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Warren County suspends sex offender residence ban

2013-02-28T20:00:00Z 2013-03-01T12:50:23Z Warren County suspends sex offender residence banJON ALEXANDER - jalexander@poststar.com Glens Falls Post-Star
February 28, 2013 8:00 pm  • 

QUEENSBURY -- Warren County has suspended enforcement of its law that bans registered sex offenders from living close to schools, playgrounds and parks in the face of a lawsuit charging the law is unconstitutional, according to the lawyer for the plaintiff.

The county’s 2006 law limits where any sex criminal convicted of illicit acts against children can live and work.

Albany-based lawyer Kathy Manley, who represents an unnamed level two sex offender, said Warren County’s law banning convicted sex criminals from living or working within 1,000 feet of schools and parks, even after they’ve completed parole, unlawfully supersedes state jurisdiction.

“It doesn’t make sense to essentially banish people from areas where they could potentially get treatment or find employment,” she said.

State law places limitations on where offenders can live and work only until they have completed parole.

The offender Manley represents — listed as “John Doe” in the lawsuit filed Feb. 6 — wants to move in with his mother in Queensbury, according to court documents filed at Warren County state Supreme Court.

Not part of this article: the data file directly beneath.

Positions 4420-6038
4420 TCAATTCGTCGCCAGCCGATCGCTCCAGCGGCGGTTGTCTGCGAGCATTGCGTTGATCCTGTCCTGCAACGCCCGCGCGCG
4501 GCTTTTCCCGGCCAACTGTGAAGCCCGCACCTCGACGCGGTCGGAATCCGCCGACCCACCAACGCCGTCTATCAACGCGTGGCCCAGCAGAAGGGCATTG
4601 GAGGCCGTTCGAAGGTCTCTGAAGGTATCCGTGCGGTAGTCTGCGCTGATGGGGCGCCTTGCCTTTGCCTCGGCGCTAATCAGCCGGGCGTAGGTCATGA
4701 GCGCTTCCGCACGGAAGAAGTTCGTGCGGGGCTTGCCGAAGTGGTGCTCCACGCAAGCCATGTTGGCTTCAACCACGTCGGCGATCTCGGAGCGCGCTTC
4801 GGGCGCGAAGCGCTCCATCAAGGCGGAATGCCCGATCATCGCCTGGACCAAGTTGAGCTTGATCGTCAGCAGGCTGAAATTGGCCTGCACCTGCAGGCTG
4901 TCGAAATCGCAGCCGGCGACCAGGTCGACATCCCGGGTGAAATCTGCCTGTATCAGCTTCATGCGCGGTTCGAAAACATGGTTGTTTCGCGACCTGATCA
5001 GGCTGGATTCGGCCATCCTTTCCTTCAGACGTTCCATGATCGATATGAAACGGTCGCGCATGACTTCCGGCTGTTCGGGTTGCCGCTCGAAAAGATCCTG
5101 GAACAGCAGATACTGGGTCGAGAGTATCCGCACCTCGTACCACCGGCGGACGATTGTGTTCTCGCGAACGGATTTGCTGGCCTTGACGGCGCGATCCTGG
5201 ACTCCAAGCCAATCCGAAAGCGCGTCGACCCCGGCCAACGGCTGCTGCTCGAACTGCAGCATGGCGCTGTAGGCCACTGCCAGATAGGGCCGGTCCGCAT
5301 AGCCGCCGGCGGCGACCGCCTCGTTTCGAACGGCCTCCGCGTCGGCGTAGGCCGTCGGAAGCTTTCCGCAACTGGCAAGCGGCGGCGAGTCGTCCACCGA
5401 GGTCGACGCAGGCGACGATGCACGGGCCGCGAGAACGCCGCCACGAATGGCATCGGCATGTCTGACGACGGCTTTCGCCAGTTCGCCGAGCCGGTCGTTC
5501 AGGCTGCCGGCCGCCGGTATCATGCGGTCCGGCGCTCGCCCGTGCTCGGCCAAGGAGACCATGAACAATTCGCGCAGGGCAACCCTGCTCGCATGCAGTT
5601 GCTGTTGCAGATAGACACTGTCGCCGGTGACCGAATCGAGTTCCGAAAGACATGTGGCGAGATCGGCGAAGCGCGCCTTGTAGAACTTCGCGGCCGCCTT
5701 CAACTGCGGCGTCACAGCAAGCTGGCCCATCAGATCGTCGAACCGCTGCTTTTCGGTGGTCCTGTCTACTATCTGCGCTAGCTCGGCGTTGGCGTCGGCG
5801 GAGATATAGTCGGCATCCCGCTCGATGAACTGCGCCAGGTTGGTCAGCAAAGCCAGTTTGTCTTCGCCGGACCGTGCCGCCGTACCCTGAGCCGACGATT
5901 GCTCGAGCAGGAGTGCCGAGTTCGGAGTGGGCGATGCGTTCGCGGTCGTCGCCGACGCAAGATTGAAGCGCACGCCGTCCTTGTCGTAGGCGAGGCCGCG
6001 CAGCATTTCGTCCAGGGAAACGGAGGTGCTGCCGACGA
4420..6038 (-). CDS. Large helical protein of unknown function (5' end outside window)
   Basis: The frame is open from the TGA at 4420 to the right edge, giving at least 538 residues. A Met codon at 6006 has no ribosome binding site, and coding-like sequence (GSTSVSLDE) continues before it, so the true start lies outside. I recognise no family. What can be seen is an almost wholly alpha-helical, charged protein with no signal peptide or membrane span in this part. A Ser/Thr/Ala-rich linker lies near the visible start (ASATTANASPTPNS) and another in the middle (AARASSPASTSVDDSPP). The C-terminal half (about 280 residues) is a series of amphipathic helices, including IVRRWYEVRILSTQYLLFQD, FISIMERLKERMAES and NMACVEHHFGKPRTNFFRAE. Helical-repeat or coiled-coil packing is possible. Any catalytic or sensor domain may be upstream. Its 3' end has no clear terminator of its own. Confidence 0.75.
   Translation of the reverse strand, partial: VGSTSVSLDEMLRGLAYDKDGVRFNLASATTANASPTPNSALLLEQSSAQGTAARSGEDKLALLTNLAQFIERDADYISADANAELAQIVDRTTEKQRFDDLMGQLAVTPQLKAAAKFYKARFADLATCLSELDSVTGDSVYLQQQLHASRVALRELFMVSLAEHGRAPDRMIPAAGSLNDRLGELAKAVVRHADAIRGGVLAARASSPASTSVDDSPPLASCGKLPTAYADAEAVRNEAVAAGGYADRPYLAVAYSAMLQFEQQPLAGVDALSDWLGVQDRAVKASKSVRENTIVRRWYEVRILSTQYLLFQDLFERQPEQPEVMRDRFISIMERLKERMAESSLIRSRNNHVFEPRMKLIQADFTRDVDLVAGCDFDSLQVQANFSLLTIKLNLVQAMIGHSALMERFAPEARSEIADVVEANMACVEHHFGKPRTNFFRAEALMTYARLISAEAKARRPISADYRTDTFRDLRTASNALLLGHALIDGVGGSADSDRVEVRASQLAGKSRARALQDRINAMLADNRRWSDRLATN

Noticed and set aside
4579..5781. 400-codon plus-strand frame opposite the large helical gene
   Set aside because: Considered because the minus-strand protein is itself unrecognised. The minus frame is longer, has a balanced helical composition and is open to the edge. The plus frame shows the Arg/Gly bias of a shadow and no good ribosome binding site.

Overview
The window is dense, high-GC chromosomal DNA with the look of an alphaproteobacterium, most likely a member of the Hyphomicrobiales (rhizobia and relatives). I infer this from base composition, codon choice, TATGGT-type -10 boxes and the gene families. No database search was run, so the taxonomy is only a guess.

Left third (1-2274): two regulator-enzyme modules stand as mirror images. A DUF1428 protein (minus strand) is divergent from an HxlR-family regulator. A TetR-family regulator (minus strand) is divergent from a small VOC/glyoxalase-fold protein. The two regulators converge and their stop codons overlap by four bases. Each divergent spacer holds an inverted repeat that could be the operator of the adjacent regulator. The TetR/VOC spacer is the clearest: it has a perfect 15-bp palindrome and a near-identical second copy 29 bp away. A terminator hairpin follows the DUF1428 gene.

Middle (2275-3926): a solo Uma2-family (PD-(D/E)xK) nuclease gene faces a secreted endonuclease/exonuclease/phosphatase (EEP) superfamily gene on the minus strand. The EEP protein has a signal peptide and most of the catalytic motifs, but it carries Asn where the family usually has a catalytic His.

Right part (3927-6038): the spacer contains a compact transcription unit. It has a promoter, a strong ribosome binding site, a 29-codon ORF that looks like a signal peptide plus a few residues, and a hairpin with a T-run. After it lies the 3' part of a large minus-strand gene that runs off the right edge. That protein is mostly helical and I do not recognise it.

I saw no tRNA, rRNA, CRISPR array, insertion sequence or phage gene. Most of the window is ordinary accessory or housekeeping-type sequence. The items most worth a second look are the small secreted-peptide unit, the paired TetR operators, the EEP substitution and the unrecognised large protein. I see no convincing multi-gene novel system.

He was convicted in 2010 in Washington County of sexual acts with a minor who was under 16, and he served two years in prison, the lawsuit states. Manley said her client has completed parole, but is still barred from moving in with his mother under county law.

County Attorney Martin Auffredou has agreed to suspend enforcement of the county law until the constitutional challenge is settled.

“What we’re going to do is not enforce this for the time being until I talk to the Board of Supervisors about it,” Auffredou said.

John Doe is expected to move in to his mother’s residence soon, Manley said.

Warren County Board Chairman Kevin Geraghty and Sheriff Bud York both acknowledged talking this week with Auffredou about the matter. York declined comment when asked about the policy change.

Geraghty said no one has spoken yet about repealing the local law, and he referred any additional comment to Auffredou.

Washington County officials couldn’t provide John Doe’s identity with the information provided in the lawsuit.

“We’re giving ourselves time to look at the law and how comparable laws have fared in other counties,” Auffredou said. “In my view, there is sufficient state law in place as a safeguard.”

Manley said she wasn’t sure which school playground or public park John Doe’s mother lives near.

Counties across the state — including Washington County — passed similar sex offender statutes in recent years, only to have them ruled unconstitutional in the courts.

Essex and Franklin county lawmakers recently convened a forum to discuss what local governments could do to address growing concern about where local sex offenders live and work.

The discussions resulted in little action after county lawyers advised county lawmakers of the constitutional problems with such restrictions.